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Quarterly Journal of Experimental Psychology: QJEP

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https://www.readbyqxmd.com/read/28524772/effects-of-stereoscopic-disparity-on-early-erp-components-during-classification-of-three-dimensional-objects
#1
Alan J Pegna, Alexandre Darque, Mark V Roberts, E Charles Leek
This study investigates the effects of stereo disparity on the perception of three-dimensional (3D) object shape. We tested the hypothesis that stereo input modulates the brain activity related to perceptual analyses of 3D shape configuration during image classification. High-density (256-channel) EEG was used to record the temporal dynamics of visual shape processing under conditions of two-dimensional (2D) and three-dimensional (3D) visual presentation. On each trial, observers made image classification judgements ('Same'/'Different') to two briefly presented, multi-part, novel objects...
May 19, 2017: Quarterly Journal of Experimental Psychology: QJEP
https://www.readbyqxmd.com/read/28513322/people-with-and-without-prosopagnosia-have-insight-into-their-face-recognition-ability
#2
Lucy Anne Livingston, Punit Shah
No abstract text is available yet for this article.
May 17, 2017: Quarterly Journal of Experimental Psychology: QJEP
https://www.readbyqxmd.com/read/28508716/neural-correlates-of-individual-differences-in-fixation-duration-during-natural-reading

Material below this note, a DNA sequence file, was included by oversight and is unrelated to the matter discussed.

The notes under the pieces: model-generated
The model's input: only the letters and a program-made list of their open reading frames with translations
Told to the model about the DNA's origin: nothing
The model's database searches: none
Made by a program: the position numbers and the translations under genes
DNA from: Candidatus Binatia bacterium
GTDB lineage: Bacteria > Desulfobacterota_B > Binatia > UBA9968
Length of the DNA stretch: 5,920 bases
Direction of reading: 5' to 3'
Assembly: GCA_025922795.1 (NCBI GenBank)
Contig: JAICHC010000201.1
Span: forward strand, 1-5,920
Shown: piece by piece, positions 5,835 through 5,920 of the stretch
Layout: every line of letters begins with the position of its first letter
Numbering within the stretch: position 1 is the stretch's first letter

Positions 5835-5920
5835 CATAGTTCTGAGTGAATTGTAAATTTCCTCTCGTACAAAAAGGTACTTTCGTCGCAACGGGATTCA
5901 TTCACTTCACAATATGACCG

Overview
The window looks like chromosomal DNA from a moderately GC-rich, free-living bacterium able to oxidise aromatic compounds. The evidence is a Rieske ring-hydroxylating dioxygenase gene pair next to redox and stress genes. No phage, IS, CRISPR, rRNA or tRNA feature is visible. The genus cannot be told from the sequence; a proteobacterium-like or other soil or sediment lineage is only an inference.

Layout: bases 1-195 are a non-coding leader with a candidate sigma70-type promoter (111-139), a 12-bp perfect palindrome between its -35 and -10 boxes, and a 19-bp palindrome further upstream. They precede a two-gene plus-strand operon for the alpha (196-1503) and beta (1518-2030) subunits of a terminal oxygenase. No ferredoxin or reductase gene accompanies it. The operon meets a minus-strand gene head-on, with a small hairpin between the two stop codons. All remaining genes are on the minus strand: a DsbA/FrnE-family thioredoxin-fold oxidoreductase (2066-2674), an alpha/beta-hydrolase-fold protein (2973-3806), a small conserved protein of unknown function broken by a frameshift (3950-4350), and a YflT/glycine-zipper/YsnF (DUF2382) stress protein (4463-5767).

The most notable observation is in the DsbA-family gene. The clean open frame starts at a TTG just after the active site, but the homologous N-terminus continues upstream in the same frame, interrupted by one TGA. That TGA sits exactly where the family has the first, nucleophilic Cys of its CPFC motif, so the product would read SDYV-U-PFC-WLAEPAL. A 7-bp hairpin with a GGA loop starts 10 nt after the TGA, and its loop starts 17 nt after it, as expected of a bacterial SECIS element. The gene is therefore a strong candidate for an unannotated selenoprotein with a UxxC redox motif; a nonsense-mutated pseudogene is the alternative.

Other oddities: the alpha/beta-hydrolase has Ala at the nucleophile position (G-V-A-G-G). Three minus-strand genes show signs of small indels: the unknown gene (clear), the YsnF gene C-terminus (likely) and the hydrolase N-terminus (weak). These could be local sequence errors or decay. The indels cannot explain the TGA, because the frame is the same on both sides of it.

#3
John M Henderson, Wonil Choi, Steven G Luke, Joseph Schmidt
Reading requires integration of language and cognitive processes with attention and eye movement control. Individuals differ in their reading ability, but little is known about the neurocognitive processes associated with these individual differences. To investigate this issue, we combined eyetracking and fMRI, simultaneously recording eye movements and BOLD activity while subjects read text passages. We found that the variability and skew of fixation duration distributions across individuals, as assessed by ex-Gaussian analyses, decreased with increasing neural activity in regions associated with the cortical eye movement control network (Left FEF, Left IPS, Left IFG, and Right IFG)...
May 16, 2017: Quarterly Journal of Experimental Psychology: QJEP
https://www.readbyqxmd.com/read/28490290/high-confidence-in-falsely-recognizing-prototypical-faces
#4
Cristina Sampaio, Victoria Reinke, Jeffrey Mathews, Alexandra Swart, Stephen Wallinger
We applied a metacognitive approach to investigate confidence in recognition of prototypical faces. Participants were presented with sets of faces constructed digitally as deviations from prototype/base faces. Participants were then tested with a simple recognition task (Experiment 1) or a multiple-choice task (Experiment 2) for old and new items plus new prototypes, and they showed a high rate of confident false alarms to the prototypes. Confidence and accuracy relationship in this face recognition paradigm was found to be positive for standard items but negative for the prototypes, thus it was contingent on the nature of the items used...
May 11, 2017: Quarterly Journal of Experimental Psychology: QJEP
https://www.readbyqxmd.com/read/28490274/masked-primes-evoke-partial-responses
#5
Jennifer McBride, Petroc Sumner, Masud Husain